The four main US stock barometers all logged record closing highs on Friday, marking the first grand slam in two months as small capitalisation stocks have caught up to their larger brethren.
The S&P 500, Dow Jones Industrial Average and Nasdaq Composite were already trading at all-time peaks before Friday, propelled higher by the relatively strong performance of large capitalisation stocks, leaving the Russell 2000 index lagging behind.
“Small-caps had a huge rally and were definitely taking a breather,” said Nicholas Colas, chief market strategist at Convergex.
He said that comments on Thursday from US President Donald Trump indicating that a “phenomenal” tax package could be announced in as soon as two weeks revived some of the enthusiasm.
The Russell, which is made up of companies with market values typically ranging from $300m-$2bn, surged by almost 14 per cent from the election of Mr Trump in November until the end of 2016. The performance easily topped the S&P 500, the most closely watched large-cap gauge, that advanced by 4.6 per cent over the same timeframe.
The outperformance was driven by expectations that small-caps, which are seen as more domestically focused, would have the most to win from the combination of pro-US growth and protectionist trade policies that have been pitched by Mr Trump.
“Smaller companies tend to be more focused on the US market and have less foreign revenues,” Mr Colas said. “Any changes in the US tax code affect them disproportionately.”
However, small-caps lost some of their momentum at the start of this year, rising 2.3 per cent year-to-date compared with 3.5 per cent for the S&P 500.
The reversal of leadership has come as small-cap earnings for the fourth quarter of last year, which are still being released, have trailed large-caps. Earnings for small-cap groups as a whole have fallen by about 1 per cent from the previous year in the fourth quarter, compared with growth of 6 per cent for large-caps, according to Bank of America Merrill Lynch strategist Dan Suzuki.
Mr Suzuki said he believes that downside in the short term is likely limited by the “Trump put” — with investors unlikely to overlook the small-cap friendly shift in policy in Washington.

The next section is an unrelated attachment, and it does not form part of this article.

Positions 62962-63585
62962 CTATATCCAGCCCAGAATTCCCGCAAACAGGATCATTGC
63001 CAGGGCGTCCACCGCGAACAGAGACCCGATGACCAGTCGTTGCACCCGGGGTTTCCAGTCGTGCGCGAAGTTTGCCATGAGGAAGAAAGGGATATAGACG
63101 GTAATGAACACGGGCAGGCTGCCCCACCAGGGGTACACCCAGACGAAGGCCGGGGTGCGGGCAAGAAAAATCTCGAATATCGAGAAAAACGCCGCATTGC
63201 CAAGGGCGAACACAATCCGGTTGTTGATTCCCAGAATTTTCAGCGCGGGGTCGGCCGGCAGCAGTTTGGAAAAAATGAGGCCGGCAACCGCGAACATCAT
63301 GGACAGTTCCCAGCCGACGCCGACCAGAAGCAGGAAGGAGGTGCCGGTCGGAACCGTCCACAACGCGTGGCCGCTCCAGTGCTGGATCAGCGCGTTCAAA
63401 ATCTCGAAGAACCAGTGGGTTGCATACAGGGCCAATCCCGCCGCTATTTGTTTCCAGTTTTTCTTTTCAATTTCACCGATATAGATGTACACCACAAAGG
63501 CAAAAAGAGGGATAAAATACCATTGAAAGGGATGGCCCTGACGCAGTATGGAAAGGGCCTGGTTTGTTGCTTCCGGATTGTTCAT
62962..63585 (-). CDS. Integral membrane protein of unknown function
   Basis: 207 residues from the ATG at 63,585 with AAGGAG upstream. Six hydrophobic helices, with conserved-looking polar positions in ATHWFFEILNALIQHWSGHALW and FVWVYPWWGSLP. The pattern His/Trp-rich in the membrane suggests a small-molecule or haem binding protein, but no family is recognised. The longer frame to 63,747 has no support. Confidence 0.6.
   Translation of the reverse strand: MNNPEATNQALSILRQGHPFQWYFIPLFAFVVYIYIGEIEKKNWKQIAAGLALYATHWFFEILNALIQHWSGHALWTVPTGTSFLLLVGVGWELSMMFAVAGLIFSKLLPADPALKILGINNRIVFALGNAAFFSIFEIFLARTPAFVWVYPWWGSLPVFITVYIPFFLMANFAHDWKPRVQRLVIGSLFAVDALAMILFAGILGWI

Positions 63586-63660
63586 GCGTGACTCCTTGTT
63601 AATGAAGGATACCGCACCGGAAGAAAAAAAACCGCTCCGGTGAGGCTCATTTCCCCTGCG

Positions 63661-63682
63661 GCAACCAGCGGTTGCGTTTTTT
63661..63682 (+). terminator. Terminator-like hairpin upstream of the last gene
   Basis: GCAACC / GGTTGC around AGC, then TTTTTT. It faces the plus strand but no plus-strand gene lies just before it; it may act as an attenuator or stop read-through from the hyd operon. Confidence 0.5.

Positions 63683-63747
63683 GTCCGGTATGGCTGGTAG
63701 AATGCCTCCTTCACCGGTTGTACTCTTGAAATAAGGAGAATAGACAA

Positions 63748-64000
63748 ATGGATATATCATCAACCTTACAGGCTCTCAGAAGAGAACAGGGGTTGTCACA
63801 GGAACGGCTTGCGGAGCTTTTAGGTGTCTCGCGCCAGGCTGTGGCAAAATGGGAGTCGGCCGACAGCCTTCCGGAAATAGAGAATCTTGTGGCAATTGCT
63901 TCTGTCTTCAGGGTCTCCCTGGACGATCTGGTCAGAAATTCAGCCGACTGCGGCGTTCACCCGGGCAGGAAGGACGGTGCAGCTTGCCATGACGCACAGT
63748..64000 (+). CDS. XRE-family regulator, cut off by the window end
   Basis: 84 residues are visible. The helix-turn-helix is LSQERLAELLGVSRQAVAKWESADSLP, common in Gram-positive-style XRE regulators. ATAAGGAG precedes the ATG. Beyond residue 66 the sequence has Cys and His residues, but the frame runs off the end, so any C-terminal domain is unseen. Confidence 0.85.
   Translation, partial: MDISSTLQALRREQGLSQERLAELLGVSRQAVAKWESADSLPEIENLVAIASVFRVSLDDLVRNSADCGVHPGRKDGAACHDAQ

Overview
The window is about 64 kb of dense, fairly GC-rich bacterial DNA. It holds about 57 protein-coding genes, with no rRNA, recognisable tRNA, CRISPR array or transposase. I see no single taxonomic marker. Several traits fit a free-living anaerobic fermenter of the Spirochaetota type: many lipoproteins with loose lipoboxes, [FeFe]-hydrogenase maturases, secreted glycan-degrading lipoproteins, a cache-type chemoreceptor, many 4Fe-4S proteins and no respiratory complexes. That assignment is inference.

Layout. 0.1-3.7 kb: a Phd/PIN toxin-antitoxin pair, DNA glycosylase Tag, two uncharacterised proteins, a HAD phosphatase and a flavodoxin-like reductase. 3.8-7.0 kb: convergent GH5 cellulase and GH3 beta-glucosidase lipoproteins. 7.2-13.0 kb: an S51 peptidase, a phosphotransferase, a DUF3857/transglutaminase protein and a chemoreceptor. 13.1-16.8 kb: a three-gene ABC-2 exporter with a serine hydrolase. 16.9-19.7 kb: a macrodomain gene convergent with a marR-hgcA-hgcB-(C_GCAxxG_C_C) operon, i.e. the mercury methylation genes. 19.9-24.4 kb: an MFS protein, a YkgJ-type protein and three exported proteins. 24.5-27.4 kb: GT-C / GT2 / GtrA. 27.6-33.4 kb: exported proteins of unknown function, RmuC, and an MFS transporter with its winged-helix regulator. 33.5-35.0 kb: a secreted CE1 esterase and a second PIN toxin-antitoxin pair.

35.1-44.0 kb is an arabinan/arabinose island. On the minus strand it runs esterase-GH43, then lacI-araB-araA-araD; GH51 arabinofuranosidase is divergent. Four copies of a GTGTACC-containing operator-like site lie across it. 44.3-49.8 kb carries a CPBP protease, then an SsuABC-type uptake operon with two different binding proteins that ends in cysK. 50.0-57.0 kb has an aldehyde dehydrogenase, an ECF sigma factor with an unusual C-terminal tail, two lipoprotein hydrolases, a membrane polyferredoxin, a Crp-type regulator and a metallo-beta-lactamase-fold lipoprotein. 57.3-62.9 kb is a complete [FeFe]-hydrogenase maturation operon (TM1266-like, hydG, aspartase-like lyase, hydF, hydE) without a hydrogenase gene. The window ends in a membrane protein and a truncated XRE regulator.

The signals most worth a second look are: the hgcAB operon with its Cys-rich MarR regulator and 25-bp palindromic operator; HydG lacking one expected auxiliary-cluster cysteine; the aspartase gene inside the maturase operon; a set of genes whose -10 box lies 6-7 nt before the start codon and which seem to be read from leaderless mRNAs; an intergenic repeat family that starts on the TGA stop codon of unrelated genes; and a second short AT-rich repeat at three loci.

But over a longer time horizon, Mr Suzuki has more concerns. Small-cap valuations have zipped higher, with the Russell trading at about 19 times forward earnings, significantly above the long-term median of 15.2 times and ominously in-line with levels struck during the dotcom era at the turn of the millennium.
“Given that small-caps now trade at tech bubble-like valuations, in our view it does not bode well for future returns,” said Mr Suzuki.
Small-caps have also taken-on debt at four-times the rate of earnings growth since 2008. With the ratio of borrowing-to-profits near all-time highs, the spectre of more aggressive Federal Reserve rate rises over the next few years might present another headwind, Mr Suzuki said.
In addition, other potential tweaks to the tax code, including a measure that incentivises exports and penalises imports, and one that would stop companies from deducting loan interest from income, might also be bearish for small-caps.
“Interest rates have already risen close to 100 basis points since last summer’s lows, and if coupled with border adjustment taxes and the removal of interest deductibility, this could meaningfully offset the positives of tax reform on small-cap earnings,” Mr Suzuki said.
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